Associate Professor Marco Amati

Marco Amati is an Associate Professor in International Planning. He teaches and coordinates “The Urban Age” course (HUSO2341) and History of Planning (ARCH1412), for the School of Global, Urban and Social Studies.

While mainly focusing on trees and green spaces within urban environments, Marco is also interested in e-planning, urban agriculture, planning history and Asian cities.

Marco was Chief Investigator with Rob Freestone (UNSW) on an ARC Discovery Grant: DP120101732 (2011-2013). $152,000 Exhibitionism: codifying and communicating planning culture in Australia 1913–1951.

He is currently leading an ARC Discovery Grant: DP 150103135 “Seeing the good for the trees: remotely sensing the urban forest” with Cris Brack (ANU) and Steve Livesley (University of Melbourne)

He has supervised 4 Higher Degree by Research (HDR) students to completion and has been involved in the supervision of many other students. He was in charge of the administration of the ~70 HDR student experience for students in the Department of Environment and Geography (Macquarie University) 2009–2013.

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Urban planning history, ageing and planning, e-planning and the internet, Urban green spaces, Urban trees, Urban forest, Land reform in developing countries, Community planning and gambling, Eye-tracking and urban spaces.

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Projects

Improved Urban Systems for Liveability

This project investigates how major cities function and the effects of their land-use, housing and infrastructure systems on the humans that live in them.

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The Benefits of a Walk in the Park: eye-tracking participant views of films of parks

What do office workers in Melbourne look at when going for a walk in the park? This study examines the differences in what men, women and people with different levels of nature appreciation look at in films of walks through Melbourne’s parks.

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Seeing the good from trees: remotely sensing the urban forest

We are trying to understand how to efficiently measure the benefits of the urban forest in Australian cities.

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News & Blog

We’re investing heavily in urban greening, so how are our cities doing?

Governments at all levels invest a lot in greening Australian suburbs. Yet, in a recent report, we show that the greening efforts of most of our metropolitan local governments are actually going backwards.

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Urban hotspots: why poorer suburbs can be 10C hotter

Poor and disadvantaged Australian suburbs risk having urban hotspots that are more than 10 degrees higher than those found in greener, wealthier areas, an RMIT University study has found.

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Five lessons from Tokyo, a city of 38m people, for Australia, a nation of 24m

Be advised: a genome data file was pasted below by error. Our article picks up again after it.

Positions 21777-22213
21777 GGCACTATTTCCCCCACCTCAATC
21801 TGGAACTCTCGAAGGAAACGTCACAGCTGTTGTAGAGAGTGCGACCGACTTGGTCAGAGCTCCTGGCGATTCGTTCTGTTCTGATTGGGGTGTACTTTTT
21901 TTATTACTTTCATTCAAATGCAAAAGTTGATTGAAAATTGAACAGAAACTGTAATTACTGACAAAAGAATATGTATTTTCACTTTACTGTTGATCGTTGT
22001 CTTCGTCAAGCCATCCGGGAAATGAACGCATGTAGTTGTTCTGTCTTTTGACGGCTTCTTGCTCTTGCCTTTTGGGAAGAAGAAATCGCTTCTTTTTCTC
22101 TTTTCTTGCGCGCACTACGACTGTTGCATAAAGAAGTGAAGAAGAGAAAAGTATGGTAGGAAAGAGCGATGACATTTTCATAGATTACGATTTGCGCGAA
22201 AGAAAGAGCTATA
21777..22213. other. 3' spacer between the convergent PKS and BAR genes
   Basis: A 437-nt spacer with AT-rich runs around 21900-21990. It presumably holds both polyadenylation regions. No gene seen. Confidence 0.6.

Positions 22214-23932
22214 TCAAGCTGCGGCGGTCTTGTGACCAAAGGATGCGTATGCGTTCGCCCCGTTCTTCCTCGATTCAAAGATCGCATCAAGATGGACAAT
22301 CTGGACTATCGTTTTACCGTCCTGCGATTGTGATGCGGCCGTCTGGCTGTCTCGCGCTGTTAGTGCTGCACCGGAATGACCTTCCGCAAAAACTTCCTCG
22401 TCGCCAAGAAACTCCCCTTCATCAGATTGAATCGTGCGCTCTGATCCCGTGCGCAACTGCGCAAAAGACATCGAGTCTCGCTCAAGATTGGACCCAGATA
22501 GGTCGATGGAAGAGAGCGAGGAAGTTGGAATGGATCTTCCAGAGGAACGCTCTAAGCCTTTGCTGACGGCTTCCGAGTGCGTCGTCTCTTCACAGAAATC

The release of 2016 Census data provides a good opportunity to reflect on the future growth of Australian cities. And what better example of the future to use than Tokyo?

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When will the democracy deliver ‘car independence’ day in Yangon

At the dawn of the 21st century, planners around the world will consider a new agenda for cities. They would shrug off the dimly remembered nightmare of snaking concrete highways and smog-occluded horizons.

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The Panopticons are coming! And they’ll know when we think the grass is greener

Does a walk in the park during your lunch break make you feel relaxed? Does lush greenery or a glint of sunlight on running water catch your eye and allow you to stare and rest your brain?

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How environmental management is paving the way for a sustainable future

Sustainable Futures: Part Two explores the ways environmental management professionals develop and implement environmental strategy and action plans to secure the environment for the future.

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In the world’s biggest city, the past offers lessons for surviving the future

A major campaign, “Cool Japan”, is underway to promote the nation as a “cultural superpower”. As part of a resurgence of interest in the Edo era (the name for Tokyo between 1603-1868), we want to suggest that “Edo Japan is Cool!”

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Done like a chicken dinner: city fringes locked in battles over broiler farms

Since 1965 the per-capita annual consumption of chicken meat in Australia has increased ten-fold from 4.6 kilograms per person in 1965 to 44.6 kilograms in 2012.

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Citizen scientists blitz Melbourne’s public spaces

Ecological gems have been uncovered in Melbourne’s parks during a campaign that involved “citizen scientists” capturing and recording the city’s biodiversity.

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